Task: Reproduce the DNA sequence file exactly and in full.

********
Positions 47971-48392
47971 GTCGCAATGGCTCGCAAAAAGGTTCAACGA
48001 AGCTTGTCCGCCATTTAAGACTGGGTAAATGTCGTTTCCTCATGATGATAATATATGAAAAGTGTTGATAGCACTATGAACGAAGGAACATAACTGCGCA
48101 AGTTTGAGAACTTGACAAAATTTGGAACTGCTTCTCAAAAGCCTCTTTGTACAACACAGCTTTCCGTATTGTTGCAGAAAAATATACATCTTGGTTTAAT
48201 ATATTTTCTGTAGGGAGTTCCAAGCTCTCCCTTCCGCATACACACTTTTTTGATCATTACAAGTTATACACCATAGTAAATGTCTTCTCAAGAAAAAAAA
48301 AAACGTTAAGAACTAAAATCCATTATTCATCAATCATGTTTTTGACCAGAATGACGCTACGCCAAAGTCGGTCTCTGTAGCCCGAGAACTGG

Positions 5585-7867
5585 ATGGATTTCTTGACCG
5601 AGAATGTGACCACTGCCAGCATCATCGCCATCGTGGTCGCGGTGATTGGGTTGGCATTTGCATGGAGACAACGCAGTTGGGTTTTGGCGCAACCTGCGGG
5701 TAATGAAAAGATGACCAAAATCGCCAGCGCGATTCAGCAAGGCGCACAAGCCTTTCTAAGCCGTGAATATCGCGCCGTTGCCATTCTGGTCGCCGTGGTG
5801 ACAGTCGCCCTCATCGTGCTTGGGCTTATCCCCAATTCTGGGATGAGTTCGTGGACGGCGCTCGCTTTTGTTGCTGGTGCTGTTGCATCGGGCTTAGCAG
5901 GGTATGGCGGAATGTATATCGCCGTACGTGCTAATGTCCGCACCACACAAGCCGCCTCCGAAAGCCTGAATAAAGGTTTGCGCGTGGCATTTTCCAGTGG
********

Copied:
Positions 47971-48392
47971 GTCGCAATGGCTCGCAAAAAGGTTCAACGA
48001 AGCTTGTCCGCCATTTAAGACTGGGTAAATGTCGTTTCCTCATGATGATAATATATGAAAAGTGTTGATAGCACTATGAACGAAGGAACATAACTGCGCA
48101 AGTTTGAGAACTTGACAAAATTTGGAACTGCTTCTCAAAAGCCTCTTTGTACAACACAGCTTTCCGTATTGTTGCAGAAAAATATACATCTTGGTTTAAT
48201 ATATTTTCTGTAGGGAGTTCCAAGCTCTCCCTTCCGCATACACACTTTTTTGATCATTACAAGTTATACACCATAGTAAATGTCTTCTCAAGAAAAAAAA
48301 AAACGTTAAGAACTAAAATCCATTATTCATCAATCATGTTTTTGACCAGAATGACGCTACGCCAAAGTCGGTCTCTGTAGCCCGAGAACTGG

Positions 5585-7867
5585 ATGGATTTCTTGACCG
5601 AGAATGTGACCACTGCCAGCATCATCGCCATCGTGGTCGCGGTGATTGGGTTGGCATTTGCATGGAGACAACGCAGTTGGGTTTTGGCGCAACCTGCGGG
5701 TAATGAAAAGATGACCAAAATCGCCAGCGCGATTCAGCAAGGCGCACAAGCCTTTCTAAGCCGTGAATATCGCGCCGTTGCCATTCTGGTCGCCGTGGTG
5801 ACAGTCGCCCTCATCGTGCTTGGGCTTATCCCCAATTCTGGGATGAGTTCGTGGACGGCGCTCGCTTTTGTTGCTGGTGCTGTTGCATCGGGCTTAGCAG
5901 GGTATGGCGGAATGTATATCGCCGTACGTGCTAATGTCCGCACCACACAAGCCGCCTCCGAAAGCCTGAATAAAGGTTTGCGCGTGGCATTTTCCAGTGG